Reply
      • Jeri

         /  February 24, 2013

        Please make sure that anything you give your animals is well-balanced because great harm to their health can result if it is not. . My “go to” book for my dogs’ meals is holistic vet Karen Becker’s Healthy Food for Dogs and Cats. It can be found in any online bookstore as well as at healthypets.mercola.com. She takes it step by step and shows how to make sure the food is balanced. Just “throwing a whole chicken or game hen” to your animals is something she has addressed in many of her articles on animals who had serious health problems and almost died from unbalanced meals. We feed raw and would never want to go back, but we do make sure the meals are balanced. In addition, we had to show one of our dogs how to tackle boney meats so he wouldn’t gulp them and choke or splinter a tooth. Feeding raw is best for animals (according to holistic vets) and those of us who feed raw see the fabulous results, but please don’t think there’s nothing more to it than throwing raw meat at your pet!

    • Eucritta

       /  February 24, 2013

      I haven’t found any safe kibble-type treats for cats. There are numerous recipes on-line for them but I haven’t tried any yet.

      The treat I feed these days to my cats is ‘Cat Man Do’ shaved dried bonito flakes. They’ve been a big hit even though they don’t crunch. As a plus, when my oldest cat’s appetite has flagged a bit, soaking a spoonful of them in a little hot water produces a very fishy broth – and, in fact, that’s what they’re sold for in people food, to make Japanese dashi broth with.

      Reply
    • Cee

       /  February 26, 2013

      See Dr. Pierson’s non-commercial site http://www.Catinfo.org. Gizzards can be a good chewy treat. There is one low carb kibble that can can be given as a treat. See the Obesity section and video of how it can help get a cat to exercise.

      Some people will feed raw chicken wings. I prefer to take them apart and take all the meat off for our one cat who likes bones and gristle (former alley cat). I’m trying to control how many calories, so I weigh out their wet food and any raw they get.

      Reply
  3. Jeri

     /  February 23, 2013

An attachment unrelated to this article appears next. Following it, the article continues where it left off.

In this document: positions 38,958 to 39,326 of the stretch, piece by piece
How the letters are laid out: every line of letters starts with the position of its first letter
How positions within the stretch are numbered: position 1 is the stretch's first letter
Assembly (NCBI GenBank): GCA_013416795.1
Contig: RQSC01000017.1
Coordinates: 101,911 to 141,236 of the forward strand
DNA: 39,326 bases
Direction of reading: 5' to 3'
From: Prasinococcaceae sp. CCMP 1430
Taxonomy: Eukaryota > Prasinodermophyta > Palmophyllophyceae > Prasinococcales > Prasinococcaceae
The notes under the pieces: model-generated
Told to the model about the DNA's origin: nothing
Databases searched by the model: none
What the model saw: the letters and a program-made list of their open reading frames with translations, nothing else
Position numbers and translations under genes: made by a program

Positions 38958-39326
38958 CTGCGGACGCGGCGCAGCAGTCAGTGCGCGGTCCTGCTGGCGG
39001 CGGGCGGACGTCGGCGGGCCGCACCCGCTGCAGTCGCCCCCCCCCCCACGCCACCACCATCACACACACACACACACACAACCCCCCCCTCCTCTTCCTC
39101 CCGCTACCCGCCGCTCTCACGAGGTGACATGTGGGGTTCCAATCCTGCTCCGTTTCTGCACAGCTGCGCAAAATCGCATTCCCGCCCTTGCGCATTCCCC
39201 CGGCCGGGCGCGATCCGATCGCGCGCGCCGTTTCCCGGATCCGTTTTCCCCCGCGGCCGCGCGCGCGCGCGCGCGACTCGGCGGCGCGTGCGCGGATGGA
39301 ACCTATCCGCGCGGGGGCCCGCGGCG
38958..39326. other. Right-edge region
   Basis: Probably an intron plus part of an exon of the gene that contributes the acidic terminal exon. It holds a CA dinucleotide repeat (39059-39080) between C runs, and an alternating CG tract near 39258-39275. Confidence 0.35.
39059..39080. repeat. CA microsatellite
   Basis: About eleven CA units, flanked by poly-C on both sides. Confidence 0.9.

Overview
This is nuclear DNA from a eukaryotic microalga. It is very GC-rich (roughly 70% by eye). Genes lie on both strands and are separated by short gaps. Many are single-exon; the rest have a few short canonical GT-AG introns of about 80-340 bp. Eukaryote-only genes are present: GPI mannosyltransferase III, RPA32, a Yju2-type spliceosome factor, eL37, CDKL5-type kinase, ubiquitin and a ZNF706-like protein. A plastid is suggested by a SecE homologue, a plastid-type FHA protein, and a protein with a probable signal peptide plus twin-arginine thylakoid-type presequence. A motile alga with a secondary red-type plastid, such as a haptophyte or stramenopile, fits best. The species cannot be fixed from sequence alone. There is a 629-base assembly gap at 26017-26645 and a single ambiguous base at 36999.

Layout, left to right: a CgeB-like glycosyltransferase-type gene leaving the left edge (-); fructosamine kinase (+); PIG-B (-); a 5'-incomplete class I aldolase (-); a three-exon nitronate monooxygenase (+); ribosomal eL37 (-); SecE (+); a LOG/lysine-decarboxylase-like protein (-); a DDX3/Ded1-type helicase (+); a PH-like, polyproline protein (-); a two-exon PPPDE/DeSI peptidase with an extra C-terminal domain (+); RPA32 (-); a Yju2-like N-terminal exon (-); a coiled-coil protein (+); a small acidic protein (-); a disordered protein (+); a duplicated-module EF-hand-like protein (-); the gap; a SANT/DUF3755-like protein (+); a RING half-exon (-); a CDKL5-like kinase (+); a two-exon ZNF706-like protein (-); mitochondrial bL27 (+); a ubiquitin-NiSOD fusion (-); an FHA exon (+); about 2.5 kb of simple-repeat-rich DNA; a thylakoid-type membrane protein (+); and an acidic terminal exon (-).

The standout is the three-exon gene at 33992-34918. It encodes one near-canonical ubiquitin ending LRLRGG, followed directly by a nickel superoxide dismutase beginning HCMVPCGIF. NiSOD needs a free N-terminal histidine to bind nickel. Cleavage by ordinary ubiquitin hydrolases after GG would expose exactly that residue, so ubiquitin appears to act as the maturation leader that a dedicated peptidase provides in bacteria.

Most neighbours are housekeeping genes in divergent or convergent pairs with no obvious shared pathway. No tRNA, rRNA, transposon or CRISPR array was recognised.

I would go the Three Dog Bakery route (They have great cookbooks too and the recipes are not complicated). Also the Mercola site (healthypets.mercola.com) – and you can always dehydrate fruits, vegetables, even organs and muscle meat. They do well dehydrated for healthy snacks. Hope that helps!

    Reply
  4. ezbuddy

     /  February 24, 2013

    My best dog, Sevin, died last March from what I thought at the time, Parvo, but later deduced it to be food poisoning, because two other dogs later got sick with the same symptoms, same food, but made it out alive. Walmart’s Ol’ Roy ‘Soft & Moist’ with cheese is suspected. (Cheese flavor only, not beef flavor)

    I miss her every time I count past six.

    Reply
  5. simba

     /  February 24, 2013

    Sliced apples or carrots. The owner of a guide dog told me her dog gets only carrots as treats… and will sit in the pantry when she goes in, helpfully indicating the carrot jar.

    Or if you’re making a roast chicken or turkey, poached gizzards chopped small are apparently a hit. I’ve never seen any bought treat get a reaction like that. Obviously hand-washing etc is important there, and there’s still the potential for all of these problems if there’s something wrong with the meat or vegetables you get.

    Reply
  6. Katherine

     /  February 24, 2013

    Thank you so very much for keeping usposted about these things. I watch every treat I buy my dog. She loves these things from WalMart, which I am leary of, but haven’t had a problem with nor heard of a problem with, they are ”Canine Carry Outs” bacon treats. And she likes these bacon flavored “Beggin’ Strips”.. I think they are what, Purina? I dont get these often they get hard and are too much . She’s too fat anyway and lazy.. lol! Again, thanks for the info!

    Kathie “Until one has loved an animal, part of their soul remains unawakened” Kathie

    ________________________________

    Reply
  7. It’s getting to the point where you just do not know what to give your pets anymore as treats, as most of them do originate in China. I have 4 dogs (small ones) and a poisoning would be terrible times 4. They love pupperoni’s, and chicken strips – don’t know what to do?????